7 essential exceptions to the Law of Demand

The law of demand does not apply in every case and situation. The circumstances when the law of demand becomes ineffective are known as exceptions of the law. Some of these important exceptions are as under.

1. Giffen goods:

Some special varieties of inferior goods are termed as Giffen goods. Cheaper varieties of this category like bajra, cheaper vegetable like potato come under this category. Sir Robert Giffen or Ireland first observed that people used to spend more their income on inferior goods like potato and less of their income on meat. But potatoes constitute their staple food. When the price of potato increased, after purchasing potato they did not have so many surpluses to buy meat. So the rise in price of potato compelled people to buy more potato and thus raised the demand for potato. This is against the law of demand. This is also known as Giffen paradox.

2. Conspicuous Consumption:

This exception to the law of demand is associated with the doctrine propounded by Thorsten Veblen. A few goods like diamonds etc are purchased by the rich and wealthy sections of the society. The prices of these goods are so high that they are beyond the reach of the common man. The higher the price of the diamond the higher the prestige value of it. So when price of these goods falls, the consumers think that the prestige value of these goods comes down. So quantity demanded of these goods falls with fall in their price. So the law of demand does not hold good here.

3. Conspicuous necessities:

Certain things become the necessities of modern life. So we have to purchase them despite their high price. The demand for T.V. sets, automobiles and refrigerators etc. has not gone down in spite of the increase in their price. These things have become the symbol of status. So they are purchased despite their rising price. These can be termed as “U” sector goods.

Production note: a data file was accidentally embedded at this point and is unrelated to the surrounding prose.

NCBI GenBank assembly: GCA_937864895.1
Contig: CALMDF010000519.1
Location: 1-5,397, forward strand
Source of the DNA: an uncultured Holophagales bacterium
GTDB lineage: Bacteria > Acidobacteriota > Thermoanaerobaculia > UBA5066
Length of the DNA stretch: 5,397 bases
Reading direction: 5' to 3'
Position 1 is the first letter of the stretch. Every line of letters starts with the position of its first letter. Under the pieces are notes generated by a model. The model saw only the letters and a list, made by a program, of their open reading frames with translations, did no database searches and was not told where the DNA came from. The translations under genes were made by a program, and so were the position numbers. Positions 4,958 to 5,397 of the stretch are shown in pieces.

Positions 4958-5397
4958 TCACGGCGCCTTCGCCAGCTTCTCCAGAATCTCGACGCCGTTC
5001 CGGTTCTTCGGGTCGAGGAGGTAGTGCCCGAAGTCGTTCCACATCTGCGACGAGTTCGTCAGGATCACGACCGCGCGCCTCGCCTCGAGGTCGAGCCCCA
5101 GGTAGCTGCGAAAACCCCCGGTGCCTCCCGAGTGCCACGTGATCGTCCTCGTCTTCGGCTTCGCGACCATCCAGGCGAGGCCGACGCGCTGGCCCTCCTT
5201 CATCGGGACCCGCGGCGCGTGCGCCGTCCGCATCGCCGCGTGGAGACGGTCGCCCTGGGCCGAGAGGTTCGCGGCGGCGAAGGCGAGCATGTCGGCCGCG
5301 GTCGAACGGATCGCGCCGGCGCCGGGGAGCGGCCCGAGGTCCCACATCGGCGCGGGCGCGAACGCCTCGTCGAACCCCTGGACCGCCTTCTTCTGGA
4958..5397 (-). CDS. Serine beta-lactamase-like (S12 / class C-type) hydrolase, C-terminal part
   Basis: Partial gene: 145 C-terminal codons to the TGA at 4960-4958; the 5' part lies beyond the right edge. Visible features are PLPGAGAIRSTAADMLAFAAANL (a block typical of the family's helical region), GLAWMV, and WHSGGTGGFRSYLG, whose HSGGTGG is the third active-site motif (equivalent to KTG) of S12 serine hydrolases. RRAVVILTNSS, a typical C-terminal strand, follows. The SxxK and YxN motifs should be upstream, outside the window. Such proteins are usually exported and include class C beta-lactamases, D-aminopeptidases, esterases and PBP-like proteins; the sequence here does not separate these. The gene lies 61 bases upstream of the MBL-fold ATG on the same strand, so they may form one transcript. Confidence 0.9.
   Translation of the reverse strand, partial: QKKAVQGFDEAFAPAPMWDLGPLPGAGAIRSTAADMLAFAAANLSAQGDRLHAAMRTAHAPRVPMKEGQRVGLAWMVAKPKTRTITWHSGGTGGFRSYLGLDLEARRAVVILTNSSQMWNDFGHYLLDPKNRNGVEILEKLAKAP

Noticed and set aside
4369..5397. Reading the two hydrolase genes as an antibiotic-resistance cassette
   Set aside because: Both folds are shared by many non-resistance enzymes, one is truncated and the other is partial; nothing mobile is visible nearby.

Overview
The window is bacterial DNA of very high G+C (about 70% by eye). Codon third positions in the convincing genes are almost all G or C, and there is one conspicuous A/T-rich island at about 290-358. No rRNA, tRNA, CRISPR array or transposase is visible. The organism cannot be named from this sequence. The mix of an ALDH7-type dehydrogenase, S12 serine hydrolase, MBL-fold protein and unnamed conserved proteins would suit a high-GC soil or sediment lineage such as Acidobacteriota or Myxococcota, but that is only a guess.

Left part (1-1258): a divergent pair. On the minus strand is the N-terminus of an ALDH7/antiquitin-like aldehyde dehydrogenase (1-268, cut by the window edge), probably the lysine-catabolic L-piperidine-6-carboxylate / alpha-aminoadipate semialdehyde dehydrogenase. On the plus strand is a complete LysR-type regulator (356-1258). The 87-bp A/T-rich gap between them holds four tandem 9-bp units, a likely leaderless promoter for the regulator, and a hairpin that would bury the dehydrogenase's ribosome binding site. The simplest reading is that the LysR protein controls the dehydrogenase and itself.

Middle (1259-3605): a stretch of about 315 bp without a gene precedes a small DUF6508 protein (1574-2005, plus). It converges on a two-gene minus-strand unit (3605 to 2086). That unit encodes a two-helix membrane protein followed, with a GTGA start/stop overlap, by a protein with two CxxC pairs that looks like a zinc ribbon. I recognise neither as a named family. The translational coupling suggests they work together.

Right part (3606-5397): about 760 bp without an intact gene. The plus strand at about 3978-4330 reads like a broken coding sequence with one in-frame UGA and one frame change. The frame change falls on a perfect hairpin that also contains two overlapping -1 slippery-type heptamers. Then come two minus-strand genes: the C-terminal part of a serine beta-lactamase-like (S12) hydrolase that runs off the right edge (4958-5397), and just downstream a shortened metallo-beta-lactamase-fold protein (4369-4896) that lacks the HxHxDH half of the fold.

4. Ignorance:

A consumer’s ignorance is another factor that at times induces him to purchase more of the commodity at a higher price. This is especially so when the consumer is haunted by the phobia that a high-priced commodity is better in quality than a low-priced one.

5. Emergencies:

Emergencies like war, famine etc. negate the operation of the law of demand. At such times, households behave in an abnormal way. Households accentuate scarcities and induce further price rises by making increased purchases even at higher prices during such periods. During depression, on the other hand, no fall in price is a sufficient inducement for consumers to demand more.

6. Future changes in prices:

Households also act speculators. When the prices are rising households tend to purchase large quantities of the commodity out of the apprehension that prices may still go up. When prices are expected to fall further, they wait to buy goods in future at still lower prices. So quantity demanded falls when prices are falling.

7. Change in fashion:

A change in fashion and tastes affects the market for a commodity. When a broad toe shoe replaces a narrow toe, no amount of reduction in the price of the latter is sufficient to clear the stocks. Broad toe on the other hand, will have more customers even though its price may be going up. The law of demand becomes ineffective.